I have my camera at the ready now, so if I see it again I'm gonna grab it and try to record it...but that's probably a guarantee that it won't come back.  Does anyone have any clue as to what that could have been?  It was unlike any lightening I've ever seen (and I have seen ball lightening before), and it was originating from the exact same spot every time...I wouldn't call it a UFO 'cause, as I said, it seemed to be originating from the ground (or at least only slightly above it)...google did me no good, my searches only turned up UFO reports that didn't seem anything like what we saw...anyone else in the DC metro/MD area see this thing?  Anyone know what it is??


Frankenstorm: Worrying about friends

Things are still relatively consistent/calm in our area...

James remarked a while ago that he was surprised to see people still driving around out there...and just a few minutes later the news started reporting that Maryland had its first storm-related fatality, and it was due to a car crash right here in our county.

Still, I feel pretty lucky, our little fam is doing just fine so far...the lights have flickered every now and again, and there are still scary gusts, but for the most part the winds aren't so bad as to take attention away from what's happening indoors, so that's good...

Checking facebook has been far scarier than anything that I have seen on the news, because soooo many of our friends - most of them back in NYC - have been posting real-time, real-life pictures, videos,  and reportings of things happening to them and around them.  Friends have posted about streets  being underwater, pics of water covering entire stairwells, submerged cars, downed trees, cranes dangling dangerously from high rise construction sites, entire facades of buildings tearing away, collapsing scaffolding, the east river flooding its banks and making an island of the carousel in DUMBO...The girls' school is right across the river from that carousel, actually, and seeing the extent of the flooding on the brooklyn side gives little hope that our stompin' grounds on the other side will be able to muddle through without taking a bit of a bath.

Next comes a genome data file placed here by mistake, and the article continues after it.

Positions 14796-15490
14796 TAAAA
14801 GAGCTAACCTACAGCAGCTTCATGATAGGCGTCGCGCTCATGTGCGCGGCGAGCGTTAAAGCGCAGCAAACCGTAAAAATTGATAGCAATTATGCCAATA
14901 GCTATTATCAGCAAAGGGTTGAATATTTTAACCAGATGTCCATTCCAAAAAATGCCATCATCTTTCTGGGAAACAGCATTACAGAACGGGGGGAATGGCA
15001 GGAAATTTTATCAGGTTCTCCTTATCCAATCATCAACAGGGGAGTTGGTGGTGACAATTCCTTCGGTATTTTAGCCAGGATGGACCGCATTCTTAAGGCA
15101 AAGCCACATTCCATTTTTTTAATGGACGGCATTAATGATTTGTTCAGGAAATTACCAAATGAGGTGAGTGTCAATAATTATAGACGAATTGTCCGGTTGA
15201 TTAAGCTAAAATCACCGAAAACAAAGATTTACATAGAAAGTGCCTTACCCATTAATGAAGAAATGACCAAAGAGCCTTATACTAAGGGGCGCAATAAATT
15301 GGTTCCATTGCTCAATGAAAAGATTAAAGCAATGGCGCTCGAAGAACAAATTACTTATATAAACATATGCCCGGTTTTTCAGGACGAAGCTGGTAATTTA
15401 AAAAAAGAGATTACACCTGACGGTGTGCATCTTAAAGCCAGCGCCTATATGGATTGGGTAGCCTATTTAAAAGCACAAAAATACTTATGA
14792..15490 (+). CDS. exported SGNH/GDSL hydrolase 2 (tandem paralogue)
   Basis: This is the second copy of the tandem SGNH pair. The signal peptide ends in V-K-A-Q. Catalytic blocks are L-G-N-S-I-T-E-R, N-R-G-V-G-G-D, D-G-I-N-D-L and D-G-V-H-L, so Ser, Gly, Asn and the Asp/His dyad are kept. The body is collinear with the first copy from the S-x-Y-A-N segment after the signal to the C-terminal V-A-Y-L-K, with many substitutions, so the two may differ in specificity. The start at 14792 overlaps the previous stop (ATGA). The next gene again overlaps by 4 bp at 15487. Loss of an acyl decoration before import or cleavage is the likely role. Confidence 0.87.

Stay safe, everyone, I hope that whatever damage happens is manageable and only to material things...Much love coming to you from a blustery DC...we're staying safe, listening to the wind rattle the balcony door...Despite our sealing, there is enough wind coming in that bedroom window to make the call to spend tonight on the other end of the house for sure, so its off to prep the kids for a campout-at-home.

Love love love to all!

WTF, EXPLOSIONS, now?  seriously?  Hope most of you are bored senseless and not in imminent danger...

Frankenstorm: WAVES!!!

So we have a cute little terrace up here in our skyline abode, and usually speaking it stays remarkably dry in any rain, since there is an identical balcony above us which covers the same area.  The wind has to be blowing pretty hard for rain to get more than a few inches in on the edges...

Now the wind is blowing hard enough that the water is pretty horizontal , and our terrace (which also features drainage holes) is pretty well drenched.  So drenched, in fact, that I don't feel like I am exaggerating when I say "flooded"...especially given the fact that the wind is now causing WAVES to lap at the balcony door!!

OK fine, you can't really tell that its waves based on my poor point-and-shoot still photography...the lighter areas there are MOVING WATER.
The pond is also looking rather swollen  - I think the ducks have finally taken shelter...

Feel free to correct me if you can spot any ducks.
And one of the benches in our little park flipped over...
Reminds me of the sarcastic "never forget" meme of the overturned plastic chair...but this bench is significantly heavier.

Our bedroom window has leaked through our gerry-rigged sealing system and we're now considering just relocating the whole family to the other end of the house for the night...juuuuuust in case.
It's starting to get chilly in here...but the power's still on (for now) and that falafel smells divine!  DINNER!

Frankenstorm: Welcoming Sandy

Well, here we are about a year after our exciting little mini adventure with Hurricane Irene, living in a new city under very different circumstances, and we're right in the path of the "catastrophic" and "devastating" effects of another "historic" storm: hurricane Sandy, AKA Frankenstorm.
I figure-hey, we've already got the hurricane tag for posts here, and why not? Could be fun. Plus, it's kinda neat to see the similarities and differences in the storms and our reactions to them.

An opening recap of what'd gone down so far:

So we're in the dc metro area for this (hurricane + nor'easter + couple o' cold fronts from different angles =  megastorm), living on the 19th floor of a high rise building without much of anything else this tall around us.  There are trees everywhere (granted, all well below us) but nothing to shield our building from the winds this time around.

We've taken the usual precautions, stocking up on non-perishable food, filling every empty juice container we could get our hands on with potable water, filling (both!) bathtubs with water for flushing/cleaning should that become necessary... and, as with last year, we have obsessively checked the weather forecasts at various intervals to see what we're in for...and been pretty consistently told we're totally in for it (even the radar showed the big red spot headed straight for us!  Imminent danger! it'll be here within the hour and the power will be GONE!) ...and then there wasn't really much to speak of other than some cool lookin' clouds and drizzle.  Glad to keep the family safe, but kinda silly nonetheless.